Since 2012, public buses in Maryland have featured devices that record the private conversations of passengers, raising concerns about infringement on civil liberties. Efforts in the Maryland Senate to address these concerns have failed so far; however, a recent bill that seeks to limit the recording capabilities of the equipment has advanced after passing unanimously in the Senate Judicial Proceedings Committee.
The Baltimore Sun reports that the audio recording equipment was rolled out in 2012, originally placed in 10 Maryland Transit Administration buses but can now be found on 65 percent of MTA's local buses. The MTA also indicates that 82 percent of its Metro Subway cars are “audio cable” though they have not installed the necessary circuits to make them functional. If they decided to do so, they could have it done in as little as six months, the Sun writes.
Signs were posted to make travelers aware that the technology was in use, but opponents contend that the signs were not enough to undo the civil violations created by the presence of the equipment.
Defenders of the technology claim it is necessary for homeland security, but opponents have raised concerns over constitutional violations and the technology’s rollout without approval by lawmakers.
The Maryland Transit Administration claims that the audio recordings are a “vital public safety tool,” since they capture information involving cases of driver error or instances of criminal activity such as fighting on mass transit.
The Maryland Senate is considering legislation that would address some of the concerns that have been raised since the implementation of the equipment.
The bill proposes moving the recording devices to near the bus or train operator's seat so that the driver can turn the devices on only when a public-safety situation arises. The equipment would turn on automatically in the event that the driver suddenly brakes. Additionally, the bill imposes a $1,000 fine if ever the audio tapes are “improperly disseminated,” the Baltimore Sun writes, and the MTA must report when the material is to be used in a case.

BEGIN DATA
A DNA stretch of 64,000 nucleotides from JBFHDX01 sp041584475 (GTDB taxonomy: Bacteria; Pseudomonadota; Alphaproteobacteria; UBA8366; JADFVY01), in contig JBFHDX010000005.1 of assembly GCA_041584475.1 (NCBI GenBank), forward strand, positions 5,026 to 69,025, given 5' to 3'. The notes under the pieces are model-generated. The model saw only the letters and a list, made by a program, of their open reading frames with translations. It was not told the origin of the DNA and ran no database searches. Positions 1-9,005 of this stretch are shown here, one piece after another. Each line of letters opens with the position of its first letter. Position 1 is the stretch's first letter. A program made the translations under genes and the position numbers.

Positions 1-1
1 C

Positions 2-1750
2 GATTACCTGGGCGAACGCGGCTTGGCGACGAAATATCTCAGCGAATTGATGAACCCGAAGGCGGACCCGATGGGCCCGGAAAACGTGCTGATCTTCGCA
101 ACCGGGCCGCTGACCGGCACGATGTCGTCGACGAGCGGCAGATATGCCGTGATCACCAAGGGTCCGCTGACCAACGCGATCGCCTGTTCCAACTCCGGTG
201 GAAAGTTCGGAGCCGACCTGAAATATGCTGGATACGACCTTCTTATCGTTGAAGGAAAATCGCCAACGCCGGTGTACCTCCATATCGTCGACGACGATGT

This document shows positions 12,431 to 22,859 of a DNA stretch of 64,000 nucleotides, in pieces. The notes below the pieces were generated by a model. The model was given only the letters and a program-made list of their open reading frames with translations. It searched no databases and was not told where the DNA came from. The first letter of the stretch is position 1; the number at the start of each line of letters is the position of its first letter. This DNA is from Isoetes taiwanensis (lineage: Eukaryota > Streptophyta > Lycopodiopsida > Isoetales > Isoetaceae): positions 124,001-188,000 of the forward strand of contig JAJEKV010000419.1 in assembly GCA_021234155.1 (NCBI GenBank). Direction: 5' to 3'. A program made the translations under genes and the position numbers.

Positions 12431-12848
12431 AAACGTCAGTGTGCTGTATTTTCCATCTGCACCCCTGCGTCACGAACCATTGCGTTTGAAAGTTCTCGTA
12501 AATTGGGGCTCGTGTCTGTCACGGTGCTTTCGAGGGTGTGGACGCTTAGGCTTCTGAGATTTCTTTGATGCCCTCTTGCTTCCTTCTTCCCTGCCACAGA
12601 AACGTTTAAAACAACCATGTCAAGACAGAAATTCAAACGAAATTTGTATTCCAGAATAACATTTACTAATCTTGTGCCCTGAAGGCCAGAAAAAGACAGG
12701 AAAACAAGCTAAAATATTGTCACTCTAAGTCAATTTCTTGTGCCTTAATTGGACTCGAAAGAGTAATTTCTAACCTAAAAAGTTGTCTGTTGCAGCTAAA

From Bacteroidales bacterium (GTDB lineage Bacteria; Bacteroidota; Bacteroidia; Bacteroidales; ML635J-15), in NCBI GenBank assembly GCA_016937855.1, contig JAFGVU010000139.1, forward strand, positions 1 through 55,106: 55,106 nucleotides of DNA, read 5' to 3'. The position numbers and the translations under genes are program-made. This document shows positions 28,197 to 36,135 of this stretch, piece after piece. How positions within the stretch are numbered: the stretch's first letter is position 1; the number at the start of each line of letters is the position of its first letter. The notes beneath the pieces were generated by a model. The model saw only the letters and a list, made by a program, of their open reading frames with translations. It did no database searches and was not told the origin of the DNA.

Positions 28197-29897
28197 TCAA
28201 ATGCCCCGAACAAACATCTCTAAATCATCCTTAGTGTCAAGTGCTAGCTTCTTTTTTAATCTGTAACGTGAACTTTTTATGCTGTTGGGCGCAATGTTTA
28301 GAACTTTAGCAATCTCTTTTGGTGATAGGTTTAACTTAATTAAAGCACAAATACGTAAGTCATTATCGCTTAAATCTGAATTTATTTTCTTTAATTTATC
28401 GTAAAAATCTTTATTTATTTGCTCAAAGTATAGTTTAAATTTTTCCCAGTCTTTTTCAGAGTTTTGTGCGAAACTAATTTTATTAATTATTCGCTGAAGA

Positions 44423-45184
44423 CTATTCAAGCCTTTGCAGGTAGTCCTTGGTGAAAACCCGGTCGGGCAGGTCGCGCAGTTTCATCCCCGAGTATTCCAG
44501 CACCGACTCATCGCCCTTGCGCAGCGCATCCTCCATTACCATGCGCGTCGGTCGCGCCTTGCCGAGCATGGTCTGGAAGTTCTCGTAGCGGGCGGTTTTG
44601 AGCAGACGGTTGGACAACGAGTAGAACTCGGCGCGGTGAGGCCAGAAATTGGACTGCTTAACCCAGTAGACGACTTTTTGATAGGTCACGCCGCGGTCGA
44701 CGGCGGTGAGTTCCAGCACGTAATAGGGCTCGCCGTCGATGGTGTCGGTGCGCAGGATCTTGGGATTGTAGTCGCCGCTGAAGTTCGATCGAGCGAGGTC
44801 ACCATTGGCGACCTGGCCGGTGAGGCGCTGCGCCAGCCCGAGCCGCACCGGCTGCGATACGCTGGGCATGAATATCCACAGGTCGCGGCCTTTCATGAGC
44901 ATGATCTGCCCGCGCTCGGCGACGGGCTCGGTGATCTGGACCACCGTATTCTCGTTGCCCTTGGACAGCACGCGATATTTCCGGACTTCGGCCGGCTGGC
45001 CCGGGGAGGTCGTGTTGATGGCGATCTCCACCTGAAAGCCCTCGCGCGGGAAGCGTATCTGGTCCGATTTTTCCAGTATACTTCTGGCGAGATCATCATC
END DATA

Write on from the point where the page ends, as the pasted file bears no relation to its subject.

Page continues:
The legislation would apply to all transit agencies in Maryland, but makes exceptions for the Washington Metropolitan Area Transit Authority, which handles transit in the D.C. area.
Senator Robert Zirkin (D-Baltimore County), chair of the Senate Judicial Proceedings Committee, has voiced his outrage over what he calls “mass surveillance” by the Maryland Transit Administration.
“I find it outrageous,” he said. “I don’t want to overstate it, but this is the issue of our generation. As technology advances, it becomes easier and easier to encroach on people’s civil liberties.”
Lawmakers in the Senate are in disagreement over the legislation, however.
A vote on the bill has been delayed after lawmakers raised concerns over the cost of moving the existing equipment. Others defended the equipment as necessary for security, and yet more have asked for a delay on the legislation to draft amendments.
Baltimore County Senator Jim Brochin compared MTA surveillance to something out of George Orwell’s novel 1984, even reading passages from it at a recent hearing, and took issue with the notion that there should be “no expectation of privacy” on public transit.
“They believe there is no expectation of privacy on any mode of public transportation that the state of Maryland controls,” Brochin told WYPR. “If you’re with your significant other, your kids, your loved one and having a conversation, then you should have no expectation of privacy. And I reject that.”
Sandy Arnette, a spokeswoman for the MTA, asserts that the recordings are not maintained for very long, as they are taped over when the storage becomes full, and are reviewed only when an incident has occurred.
“We feel we should have as many tools at our disposal as possible to keep the public safe when they’re on our buses,” MTA Chief of Staff Jim Knighton told legislators at a February hearing.
But Zirkin notes that the legislation includes “a public safety exemption.”
“What would not be permitted is simply the indiscriminate mass surveillance of citizens just because they happen to be riding on the bus,” he added.
Ultimately, Zirkin contends that the constitutional liberties of Maryland’s citizens should remain the top priority.
“I can make an argument to tape everybody, everywhere, everywhere they walk, everywhere they talk, and you can make the excuse for homeland security,” Zirkin said. “But that is not a valid reason to encroach this fundamentally on people’s privacy rights.”
Photo: Maryland Transit Administration